For the position under English law, see section 44(6), Companies Act 2006: "Where a document is to be signed by a person on behalf of more than one company, it is not duly signed by that person for the purposes of this section unless he signs it separately in each capacity." In other words, you need to have separate signature blocks for each company.
That is pedantic nonsense up with which I will not put. Thankfully, I live in the USA. If the intention is clear–e.g., by including “on behalf of” language, as suggested–then any court should accept that. It would be farcical if they did not. That’s just my 2 pence on the subject. But wait…. Even the UK Courts appear to have recently clarified the matter – see: “Fresh Court of Appeal guidance on execution of documents by a company” by Eversheds, on the UK Court of Appeal case, in 2011, of “Williams & Others v Redcard Ltd & Others”. Link:
I think we should all strike a blow for rationality, and handle this situation in the most efficient way, albeit by also ensuring that the signatory’s intention is clear (by adding “on behalf of” language”).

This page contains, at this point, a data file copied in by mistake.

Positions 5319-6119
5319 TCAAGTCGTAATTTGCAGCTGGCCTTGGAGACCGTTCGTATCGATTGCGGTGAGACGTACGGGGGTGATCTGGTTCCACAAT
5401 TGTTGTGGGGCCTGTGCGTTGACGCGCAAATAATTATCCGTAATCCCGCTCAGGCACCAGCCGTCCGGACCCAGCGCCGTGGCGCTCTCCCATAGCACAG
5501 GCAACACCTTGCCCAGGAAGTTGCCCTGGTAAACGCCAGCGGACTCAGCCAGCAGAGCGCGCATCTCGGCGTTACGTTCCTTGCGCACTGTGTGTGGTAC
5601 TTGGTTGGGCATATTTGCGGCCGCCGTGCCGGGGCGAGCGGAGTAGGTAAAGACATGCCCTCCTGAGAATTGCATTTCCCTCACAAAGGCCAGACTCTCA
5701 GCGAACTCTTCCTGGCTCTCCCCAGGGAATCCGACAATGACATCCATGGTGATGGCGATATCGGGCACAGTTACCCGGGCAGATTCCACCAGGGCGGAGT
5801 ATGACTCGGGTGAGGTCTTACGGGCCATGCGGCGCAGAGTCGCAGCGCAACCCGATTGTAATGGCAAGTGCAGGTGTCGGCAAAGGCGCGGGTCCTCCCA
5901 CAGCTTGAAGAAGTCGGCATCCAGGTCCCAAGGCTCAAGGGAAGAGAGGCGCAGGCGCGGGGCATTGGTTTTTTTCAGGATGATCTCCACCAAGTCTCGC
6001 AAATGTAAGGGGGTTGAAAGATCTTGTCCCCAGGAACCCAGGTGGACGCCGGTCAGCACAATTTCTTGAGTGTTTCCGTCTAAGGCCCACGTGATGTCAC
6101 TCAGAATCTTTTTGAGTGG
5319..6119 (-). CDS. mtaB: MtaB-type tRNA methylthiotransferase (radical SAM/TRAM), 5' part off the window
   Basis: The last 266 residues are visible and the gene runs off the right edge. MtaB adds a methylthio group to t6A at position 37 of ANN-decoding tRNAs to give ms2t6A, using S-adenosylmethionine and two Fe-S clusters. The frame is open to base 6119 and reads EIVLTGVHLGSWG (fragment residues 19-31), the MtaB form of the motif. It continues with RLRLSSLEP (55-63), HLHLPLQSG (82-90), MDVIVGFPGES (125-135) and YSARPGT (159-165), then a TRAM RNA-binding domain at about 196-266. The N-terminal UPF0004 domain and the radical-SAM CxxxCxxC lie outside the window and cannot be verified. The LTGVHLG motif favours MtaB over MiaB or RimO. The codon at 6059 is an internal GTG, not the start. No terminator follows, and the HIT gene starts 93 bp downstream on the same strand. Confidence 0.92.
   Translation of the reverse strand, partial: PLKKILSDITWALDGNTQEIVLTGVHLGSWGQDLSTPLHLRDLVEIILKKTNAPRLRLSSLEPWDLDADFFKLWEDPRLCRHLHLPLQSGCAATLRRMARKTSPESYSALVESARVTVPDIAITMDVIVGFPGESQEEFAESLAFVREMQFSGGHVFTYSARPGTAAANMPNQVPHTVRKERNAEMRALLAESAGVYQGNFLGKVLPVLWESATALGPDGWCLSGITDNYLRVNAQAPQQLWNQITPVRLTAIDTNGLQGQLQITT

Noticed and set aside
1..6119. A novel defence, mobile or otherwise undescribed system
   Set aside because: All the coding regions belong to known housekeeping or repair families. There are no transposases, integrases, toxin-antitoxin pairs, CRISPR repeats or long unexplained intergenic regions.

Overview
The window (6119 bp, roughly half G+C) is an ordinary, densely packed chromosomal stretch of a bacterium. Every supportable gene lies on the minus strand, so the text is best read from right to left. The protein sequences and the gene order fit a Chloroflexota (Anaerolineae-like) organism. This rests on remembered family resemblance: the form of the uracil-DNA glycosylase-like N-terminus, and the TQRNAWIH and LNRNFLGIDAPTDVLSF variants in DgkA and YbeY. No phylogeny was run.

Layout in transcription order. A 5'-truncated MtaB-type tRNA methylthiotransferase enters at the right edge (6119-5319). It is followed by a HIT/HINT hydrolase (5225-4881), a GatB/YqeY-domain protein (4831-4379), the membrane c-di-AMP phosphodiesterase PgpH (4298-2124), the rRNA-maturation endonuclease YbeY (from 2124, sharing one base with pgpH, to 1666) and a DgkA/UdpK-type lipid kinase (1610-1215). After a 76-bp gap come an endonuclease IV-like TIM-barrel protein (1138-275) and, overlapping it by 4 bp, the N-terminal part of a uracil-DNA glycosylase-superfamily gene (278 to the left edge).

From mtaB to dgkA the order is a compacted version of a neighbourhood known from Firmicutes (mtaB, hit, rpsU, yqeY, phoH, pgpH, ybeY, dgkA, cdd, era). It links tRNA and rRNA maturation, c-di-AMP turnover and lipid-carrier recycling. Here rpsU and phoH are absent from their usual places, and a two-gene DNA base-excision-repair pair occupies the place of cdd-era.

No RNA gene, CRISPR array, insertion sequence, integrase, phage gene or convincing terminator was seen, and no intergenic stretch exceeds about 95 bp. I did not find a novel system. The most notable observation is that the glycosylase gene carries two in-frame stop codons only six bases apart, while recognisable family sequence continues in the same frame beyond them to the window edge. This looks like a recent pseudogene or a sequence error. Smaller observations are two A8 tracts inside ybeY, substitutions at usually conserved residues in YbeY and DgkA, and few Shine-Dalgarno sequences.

I think I’ve found some support for the U.S. less trap-filled than the UK is (or was) on this issue. See: https://www.dep.state.fl.us/legal/Enforcement/appendix/models/signatory.pdf
The State of Florida directs that for multiple entities, a single person can sign, this way, where the person has authority over several entities which themselves were supposed to sign. Seems to me that this supports the “efficiency” principle, though in a second-order case where multiple entities are themselves supposed to be signing something, and a single person has authority to sign on behalf of those entities.
Land Developer, L.L.C., a Florida limited liability company,
By: Development Solutions, L.P., a Florida limited partnership,
By: Developer Company, a Florida general partnership,
Its General Partner,
By: Greenspace Corporation, a Florida corporation,
Its Managing Partner,
Name: Jane R. Doe
Title: President [or Secretary or Treasurer
Thank you for gnawing on this bone; that’s useful information.
Mark, you’ve overlooked that in s.44(6) there is the proviso “for the purposes of this section”.